Ruddigore

   

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Dialogue following No. 23


Despard. We have been married a week.

Margaret. One happy, happy week!

Despard. Our new life –

Margaret. Is delightful indeed!

Despard. So calm!

Margaret. So unimpassioned! (wildly) Master, all this I owe to you! See, I am no longer wild and untidy. My hair is combed. My face is washed. My boots fit!

Despard. Margaret, don't. Pray restrain yourself. Remember, you are now a district visitor.

Margaret. A gentle district visitor!

Despard. You are orderly, methodical, neat; you have your emotions well under control.

Margaret. I have! (wildly) Master, when I think of all you have done for me, I fall at your feet. I embrace your ankles. I hug your knees! (Doing so.)

Despard. Hush. This is not well. This is calculated to provoke remark. Be composed, I beg!

Margaret. Ah! you are angry with poor little Mad Margaret!

Despard. No, not angry; but a district visitor should learn to eschew melodrama. Visit the poor, by all means, and give them tea and barley-water, but don't do it as if you were administering a bowl of deadly nightshade. It upsets them. Then when you nurse sick people, and find them not as well as could be expected, why go into hysterics?

Margaret. Why not?

Despard. Because it's too jumpy for a sick-room.

Margaret. How strange! Oh, Master! Master! – how shall I express the all-absorbing gratitude that – (about to throw herself at his feet)

Despard. Now! (warningly)

Margaret & Despard (Jessie Bond & Rutland Barrington) (1887)
Click on picture to enlarge

Margaret. Yes, I know, dear – it shan't occur again. (He is seated – she sits on the ground by him.) Shall I tell you one of poor Mad Margaret's odd thoughts? Well, then, when I am lying awake at night, and the pale moonlight streams through the latticed casement, strange fancies crowd upon my poor mad brain, and I sometimes think that if we could hit upon some word for you to use whenever I am about to relapse – some word that teems with hidden meaning – like "Basingstoke" – it might recall me to my saner self. For, after all, I am only Mad Margaret! Daft Meg! Poor Meg! He! he! he!

Despard. Poor child, she wanders! But soft – some one comes – Margaret – pray recollect yourself – Basingstoke, I beg! Margaret, if you don't Basingstoke at once, I shall be seriously angry.

Margaret. (recovering herself) Basingstoke it is!

Despard. Then make it so.

Enter Robin. He starts on seeing them.

Robin. Despard! And his young wife! This visit is unexpected.

Margaret. Shall I fly at him? Shall I tear him limb from limb? Shall I rend him asunder? Say but the word and–

Despard. Basingstoke!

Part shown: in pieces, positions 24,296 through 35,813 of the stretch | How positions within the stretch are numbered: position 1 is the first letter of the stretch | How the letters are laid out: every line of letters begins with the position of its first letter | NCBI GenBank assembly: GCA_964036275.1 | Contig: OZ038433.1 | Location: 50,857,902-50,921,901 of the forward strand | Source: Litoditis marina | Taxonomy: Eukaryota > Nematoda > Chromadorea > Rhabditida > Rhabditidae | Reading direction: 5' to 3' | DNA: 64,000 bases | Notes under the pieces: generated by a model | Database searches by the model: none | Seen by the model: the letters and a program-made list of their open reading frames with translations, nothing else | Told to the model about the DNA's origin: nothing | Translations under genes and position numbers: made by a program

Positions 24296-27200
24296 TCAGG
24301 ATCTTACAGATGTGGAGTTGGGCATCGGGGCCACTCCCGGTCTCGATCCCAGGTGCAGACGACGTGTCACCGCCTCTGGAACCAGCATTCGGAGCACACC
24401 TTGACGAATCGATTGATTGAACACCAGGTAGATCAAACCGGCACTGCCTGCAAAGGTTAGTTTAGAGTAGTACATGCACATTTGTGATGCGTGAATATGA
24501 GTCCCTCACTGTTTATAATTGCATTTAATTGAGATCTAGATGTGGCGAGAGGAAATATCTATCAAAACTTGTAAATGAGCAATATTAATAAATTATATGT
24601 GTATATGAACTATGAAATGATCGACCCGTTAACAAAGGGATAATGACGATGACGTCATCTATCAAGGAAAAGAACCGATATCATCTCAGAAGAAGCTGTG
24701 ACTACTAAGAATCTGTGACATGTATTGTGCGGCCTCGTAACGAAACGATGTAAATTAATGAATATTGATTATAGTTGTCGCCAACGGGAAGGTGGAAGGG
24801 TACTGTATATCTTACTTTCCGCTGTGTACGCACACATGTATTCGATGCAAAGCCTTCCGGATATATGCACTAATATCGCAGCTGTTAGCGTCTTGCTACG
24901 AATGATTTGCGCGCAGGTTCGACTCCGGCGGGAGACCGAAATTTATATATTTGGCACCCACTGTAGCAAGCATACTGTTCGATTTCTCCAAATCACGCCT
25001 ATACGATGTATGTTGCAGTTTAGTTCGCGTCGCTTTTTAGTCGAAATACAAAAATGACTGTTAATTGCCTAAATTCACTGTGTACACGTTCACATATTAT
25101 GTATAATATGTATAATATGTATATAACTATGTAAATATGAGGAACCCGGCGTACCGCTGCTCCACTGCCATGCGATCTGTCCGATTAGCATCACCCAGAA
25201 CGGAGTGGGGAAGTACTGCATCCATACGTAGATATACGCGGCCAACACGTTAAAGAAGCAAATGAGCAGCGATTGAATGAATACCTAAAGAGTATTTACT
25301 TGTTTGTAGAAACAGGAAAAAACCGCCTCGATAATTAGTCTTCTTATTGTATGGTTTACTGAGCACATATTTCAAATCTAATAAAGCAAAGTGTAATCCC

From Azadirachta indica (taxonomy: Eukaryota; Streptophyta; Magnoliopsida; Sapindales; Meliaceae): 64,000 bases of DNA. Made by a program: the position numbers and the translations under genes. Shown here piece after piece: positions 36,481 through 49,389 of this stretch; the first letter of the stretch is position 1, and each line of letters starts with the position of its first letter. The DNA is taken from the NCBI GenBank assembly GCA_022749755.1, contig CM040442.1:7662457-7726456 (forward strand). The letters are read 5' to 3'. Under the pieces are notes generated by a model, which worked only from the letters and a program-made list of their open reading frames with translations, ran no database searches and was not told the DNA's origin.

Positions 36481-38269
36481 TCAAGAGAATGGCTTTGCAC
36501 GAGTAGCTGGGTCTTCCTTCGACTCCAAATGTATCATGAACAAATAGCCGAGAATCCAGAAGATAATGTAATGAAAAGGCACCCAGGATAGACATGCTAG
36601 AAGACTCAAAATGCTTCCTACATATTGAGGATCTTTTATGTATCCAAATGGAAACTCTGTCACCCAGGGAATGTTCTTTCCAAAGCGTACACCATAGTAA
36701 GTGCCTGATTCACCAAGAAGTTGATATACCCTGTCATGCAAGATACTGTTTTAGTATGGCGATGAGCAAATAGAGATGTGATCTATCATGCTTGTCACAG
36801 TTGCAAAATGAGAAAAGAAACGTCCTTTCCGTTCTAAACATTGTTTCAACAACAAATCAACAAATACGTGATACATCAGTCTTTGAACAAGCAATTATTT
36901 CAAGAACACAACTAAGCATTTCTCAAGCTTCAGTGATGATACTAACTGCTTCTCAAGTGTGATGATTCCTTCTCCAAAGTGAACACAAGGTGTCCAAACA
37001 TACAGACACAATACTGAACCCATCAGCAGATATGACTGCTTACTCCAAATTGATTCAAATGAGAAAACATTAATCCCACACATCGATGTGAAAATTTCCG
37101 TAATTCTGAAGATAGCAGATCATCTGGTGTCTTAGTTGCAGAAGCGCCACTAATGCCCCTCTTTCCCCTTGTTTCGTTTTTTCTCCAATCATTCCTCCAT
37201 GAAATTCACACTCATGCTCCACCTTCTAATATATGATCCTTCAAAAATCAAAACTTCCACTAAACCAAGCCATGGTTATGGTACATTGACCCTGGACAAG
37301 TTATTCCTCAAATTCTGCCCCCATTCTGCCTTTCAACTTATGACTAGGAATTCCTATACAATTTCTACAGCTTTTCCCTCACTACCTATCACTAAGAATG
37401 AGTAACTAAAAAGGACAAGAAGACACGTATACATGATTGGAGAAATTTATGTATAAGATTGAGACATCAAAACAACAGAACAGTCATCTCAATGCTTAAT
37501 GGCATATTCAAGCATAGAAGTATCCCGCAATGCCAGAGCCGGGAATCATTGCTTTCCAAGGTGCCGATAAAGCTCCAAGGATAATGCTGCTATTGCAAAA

Margaret. (suddenly demure) Basingstoke it is!

Despard. (aside) Then make it so. (aloud) My brother – I call you brother still, despite your horrible profligacy – we have come to urge you to abandon the evil courses to which you have committed yourself, and at any cost to become a pure and blameless ratepayer.

Robin. But I've done no wrong yet.

Margaret. (wildly) No wrong! He has done no wrong! Did you hear that!

Despard. Basingstoke!

Margaret. (recovering herself) Basingstoke it is!

Despard. My brother – I still call you brother, you observe – you forget that you have been, in the eye of the law, a Bad Baronet of Ruddigore for ten years – and you are therefore responsible – in the eye of the law – for all the misdeeds committed by the unhappy gentleman who occupied your place.

Robin. I see! Bless my heart, I never thought of that! Was I very bad?

Despard. Awful. Wasn't he? (To Margaret)

Robin. And I've been going on like this for how long?

Despard. Ten years! Think of all the atrocities you have committed – by attorney as it were – during that period. Remember how you trifled with this poor child's affections – how you raised her hopes on high (don't cry, my love – Basingstoke, you know), only to trample them in the dust when they were at the very zenith of their fullness. Oh fie, sir, fie – she trusted you!

Robin. Did she? What a scoundrel I must have been! There, there – don't cry, my dear, (to Margaret, who is sobbing on Robin's breast) it's all right now. Birmingham, you know – Birmingham–

Margaret. (sobbing) It's Ba – Ba – Basingstoke!

Robin. Basingstoke! Of course it is – Basingstoke.

Margaret. Then make it so!

Robin. There, there – it's all right – he's married you now – that is, I've married you (turning to Despard) – I say, which of us has married her?

Despard. Oh, I've married her.

Robin. (aside) Oh, I'm glad of that. (To Margaret) Yes, he's married you now, (passing her over to Despard) and anything more disreputable than my conduct seems to have been I've never even heard of. But my mind is made up – I will defy my ancestors. I will refuse to obey their behests, thus, by courting death, atone in some degree for the infamy of my career!

Margaret. I knew it – I knew it – God bless you – (hysterically)

Despard. Basingstoke!

Margaret. Basingstoke it is! (Recovers herself.)

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